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Tiger striped maple necks prone to warping?

Discussion in 'Luthier's Corner' started by Jim T., Jan 11, 2004.


  1. I read in a back issue of BassPlayer, an article by Rick Turner (if I remember correctly) that tiger striped/fiddle backed or other highly figured maple bass necks are very weak and prone to warpage. (Birdseye was ok, said he...)

    Do you luthiers agree? I have a friend with a beautiful Ibanez tele copy with a tiger striped maple (fiddleback) neck and he's had no problems but then it is a guitar neck.

    Turner(?) said that hundreds of years of fiddle/violin builders who used figured necks were wrong.

    What's the scoop as I'd like a heavily striped neck one day. I'd consider using bubinga or other laminates in combination if you think that would be necessary.

    Thanks!
     
  2. FBB Custom

    FBB Custom TalkBass Pro Commercial User

    Jan 26, 2002
    Maryland
    Owner: FBB Bass Works
    Tiger striping is caused by oscillating fibre orientation in the wood. There are a couple of reasons to be dubious of tiger maple. One is that when wood moves, it moves based on how the fibers are reacting to changes in climate. This might mean that tiger maple is somewhat less predictable. It also means that there are waves of "runout" in tiger maple where fibre orientation causes wood to be weaker and more likely to split under severe stress.

    All that said, I have used flame maple in necks a handful of times and some of my favorite instruments were the result. These instruments are still young, but I remain fairly confident that flame hard maple can safely be used in modern instruments as long as they are well build and the wood is well seasoned and sound throughout.
     
  3. Thanks FBB. I assume that the addition of one or more lamination stripes of different woods
    (walnut, birdseye maple, etc.) would afford extra warpage protection? Are there any other luthiers here who have tiger stiped necked instruments that have been out in the world for a few years or more? I've never heard of a problem with these necks on orchestral instruments but the bass guitar is a different animal tension wise?
     
  4. KSB - Ken Smith

    KSB - Ken Smith Banned Commercial User

    Mar 1, 2002
    Perkasie, PA USA
    Owner: Ken Smith Basses, Ltd.
    Prone to warping?..... NO
    Less stable?????? Depends on the wood, how it was dried and how it was cut as well as how the neck is made.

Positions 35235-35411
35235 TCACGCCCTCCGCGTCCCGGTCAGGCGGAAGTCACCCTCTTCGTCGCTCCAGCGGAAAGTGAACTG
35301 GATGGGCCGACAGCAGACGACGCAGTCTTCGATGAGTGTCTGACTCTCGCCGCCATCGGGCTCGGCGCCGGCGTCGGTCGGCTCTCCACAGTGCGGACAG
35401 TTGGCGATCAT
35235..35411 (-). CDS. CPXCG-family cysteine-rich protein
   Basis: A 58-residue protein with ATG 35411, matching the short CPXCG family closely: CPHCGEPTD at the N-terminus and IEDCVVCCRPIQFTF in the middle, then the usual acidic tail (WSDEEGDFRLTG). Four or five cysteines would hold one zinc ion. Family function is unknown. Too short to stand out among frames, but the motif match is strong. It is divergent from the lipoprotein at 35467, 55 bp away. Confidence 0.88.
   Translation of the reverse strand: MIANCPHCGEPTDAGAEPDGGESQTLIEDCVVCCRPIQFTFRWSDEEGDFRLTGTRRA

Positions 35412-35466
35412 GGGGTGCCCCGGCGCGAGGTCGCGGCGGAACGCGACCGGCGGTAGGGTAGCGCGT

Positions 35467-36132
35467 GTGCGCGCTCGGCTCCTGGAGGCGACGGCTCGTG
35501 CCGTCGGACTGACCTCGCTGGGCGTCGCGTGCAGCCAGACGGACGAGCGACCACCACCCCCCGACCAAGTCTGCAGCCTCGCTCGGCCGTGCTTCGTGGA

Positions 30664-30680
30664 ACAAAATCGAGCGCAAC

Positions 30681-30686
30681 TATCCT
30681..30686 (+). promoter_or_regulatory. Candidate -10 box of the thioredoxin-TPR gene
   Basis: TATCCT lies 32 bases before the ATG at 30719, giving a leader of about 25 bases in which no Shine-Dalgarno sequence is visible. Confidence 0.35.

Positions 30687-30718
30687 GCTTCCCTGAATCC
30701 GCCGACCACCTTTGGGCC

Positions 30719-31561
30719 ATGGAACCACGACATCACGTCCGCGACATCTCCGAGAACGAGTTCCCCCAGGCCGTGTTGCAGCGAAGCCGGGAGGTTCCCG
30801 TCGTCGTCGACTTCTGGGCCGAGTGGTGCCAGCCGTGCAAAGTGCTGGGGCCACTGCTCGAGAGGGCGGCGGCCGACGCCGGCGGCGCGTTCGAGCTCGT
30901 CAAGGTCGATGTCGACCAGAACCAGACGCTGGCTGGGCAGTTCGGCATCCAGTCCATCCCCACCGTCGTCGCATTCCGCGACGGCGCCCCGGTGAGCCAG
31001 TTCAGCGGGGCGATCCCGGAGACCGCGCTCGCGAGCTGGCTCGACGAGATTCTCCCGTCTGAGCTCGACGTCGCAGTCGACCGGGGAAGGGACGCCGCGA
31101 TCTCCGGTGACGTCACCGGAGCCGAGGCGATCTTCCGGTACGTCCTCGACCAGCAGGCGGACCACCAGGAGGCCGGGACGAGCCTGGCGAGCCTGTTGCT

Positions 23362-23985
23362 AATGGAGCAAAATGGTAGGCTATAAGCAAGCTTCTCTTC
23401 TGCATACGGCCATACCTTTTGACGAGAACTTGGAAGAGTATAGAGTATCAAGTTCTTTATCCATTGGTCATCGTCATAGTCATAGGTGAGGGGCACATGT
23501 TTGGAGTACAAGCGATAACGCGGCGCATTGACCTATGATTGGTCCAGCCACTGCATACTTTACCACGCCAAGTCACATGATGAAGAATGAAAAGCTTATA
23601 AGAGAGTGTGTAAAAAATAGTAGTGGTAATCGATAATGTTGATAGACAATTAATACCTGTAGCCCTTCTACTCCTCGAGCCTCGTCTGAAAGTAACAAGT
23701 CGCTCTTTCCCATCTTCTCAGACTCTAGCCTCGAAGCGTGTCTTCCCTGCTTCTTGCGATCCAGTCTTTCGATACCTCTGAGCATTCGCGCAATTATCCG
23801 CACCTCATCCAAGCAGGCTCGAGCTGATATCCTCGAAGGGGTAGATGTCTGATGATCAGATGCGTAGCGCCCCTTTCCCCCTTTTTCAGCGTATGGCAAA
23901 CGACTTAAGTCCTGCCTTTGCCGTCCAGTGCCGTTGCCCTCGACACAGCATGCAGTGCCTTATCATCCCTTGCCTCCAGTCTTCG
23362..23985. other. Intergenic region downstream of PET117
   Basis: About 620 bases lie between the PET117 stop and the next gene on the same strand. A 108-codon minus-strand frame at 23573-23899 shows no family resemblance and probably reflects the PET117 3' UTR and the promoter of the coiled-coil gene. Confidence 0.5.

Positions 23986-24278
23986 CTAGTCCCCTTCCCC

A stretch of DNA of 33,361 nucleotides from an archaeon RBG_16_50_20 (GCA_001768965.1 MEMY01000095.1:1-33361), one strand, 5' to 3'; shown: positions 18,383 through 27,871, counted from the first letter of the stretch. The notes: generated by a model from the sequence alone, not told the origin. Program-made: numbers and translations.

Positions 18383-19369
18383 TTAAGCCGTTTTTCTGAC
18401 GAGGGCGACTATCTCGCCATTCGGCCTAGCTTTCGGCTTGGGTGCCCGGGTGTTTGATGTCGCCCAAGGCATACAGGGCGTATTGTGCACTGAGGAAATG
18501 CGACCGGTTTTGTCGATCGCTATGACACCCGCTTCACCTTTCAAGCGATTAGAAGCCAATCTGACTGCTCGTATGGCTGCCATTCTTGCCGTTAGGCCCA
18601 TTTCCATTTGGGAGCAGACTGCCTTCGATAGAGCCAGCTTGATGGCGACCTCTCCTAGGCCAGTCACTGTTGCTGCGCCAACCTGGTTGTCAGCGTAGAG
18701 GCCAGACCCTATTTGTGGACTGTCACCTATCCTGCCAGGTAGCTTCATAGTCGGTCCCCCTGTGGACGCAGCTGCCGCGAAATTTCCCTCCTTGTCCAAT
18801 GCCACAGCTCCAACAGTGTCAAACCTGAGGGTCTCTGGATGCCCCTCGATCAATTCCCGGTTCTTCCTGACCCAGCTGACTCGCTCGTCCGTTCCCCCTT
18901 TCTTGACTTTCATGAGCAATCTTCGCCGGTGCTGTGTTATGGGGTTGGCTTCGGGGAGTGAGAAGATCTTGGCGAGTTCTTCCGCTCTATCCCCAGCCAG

The first Smith Basses were made from Curly/Tiger (Red) Maple aka soft maple. The Red maple is very hard but not as hard as Sugar(hard) Maple.
    These Necks were 3-Piece with a 1/4" Morado Strip in the center of the two Curly/Tiger Matched Halves.
    They were made in 1979. I have never had to fix any of these necks. They had a 1/4" Morado fingerboard as well.
    Double Basses usually use European Maple or Sycamore Which is softer than hard maple but works fine for the past 400 years. Why try to change history?
    We have used hard maple ever since the first Basses and rarely find any Tiger figure in the lumber.
    When we do use the Tiger figured hard maple in the necks, they seem to work just fine. All of our necks are 3 or 5-piece laminated with the occasional 7-piece. All Fingerboards are about 1/4" thick to start and sometimes thicker. The fingerboard plays a major role in the stability of the neck. Good and Bad !!
    We have never noticed any 'stability' advantages with our 'Graphite'inlaid system with the exception of world travel and extreme tempertures.
    Graphite added to a bad neck just makes the bad neck stiffer and with higher resonant frequencies.
    The neck will still pull the graphite if it is bad.
    Tiger figured necks are beautiful but must be made well to survive.
     
  5. Thank you for your very concise answer Ken !
    I really appreciate your taking the time to respond in such detail. I think it's safe to say that your word is good enough for me! Sorry that I didn't respond in kind, sooner.

    I'm involved in "elder care" at the moment and it's gonna delay the start of my project for now...

    This is reassuring and I'll start looking for my neck wood now.

    Have a prosperous New Year Ken . Jim T.
     
  6. kboyd

    kboyd

    Jul 6, 2002
    Loranger
    I have noticed my bass neck made of curly red maple with lams of bubinga and ebony is not quite as stiff as my bass necks made of hard curly maple with bubinga lams.
    I just put together a bass neck with horizontal lams of wenge/purpleheart/wenge with a stabilized wenge fretless fingerboard. Jesus, this thing is incredibly stiff. I can put it across my knee and hardly bend it.
    Will make a great 6 string :)
     
  7. schuyler

    schuyler

    Aug 5, 2003
    Atlanta, GA
    the problems i've seen and heard about with warpage in highly figured maple seem to be related to the grain orientation, and not the figure of the wood. there is a tendency to cut figured wood(tiger, curly, birdseye, quilted) to best show off the figure, not considering how the grain (growth rings) lies.

    in my experience, if the wood is properly oriented according to grain and has been dried well, then it should still be relatively stable. in the end though, every piece of wood is unique, and it's ultimately the responsibility of the builder to use his or her best judgement in choosing the right board for the job.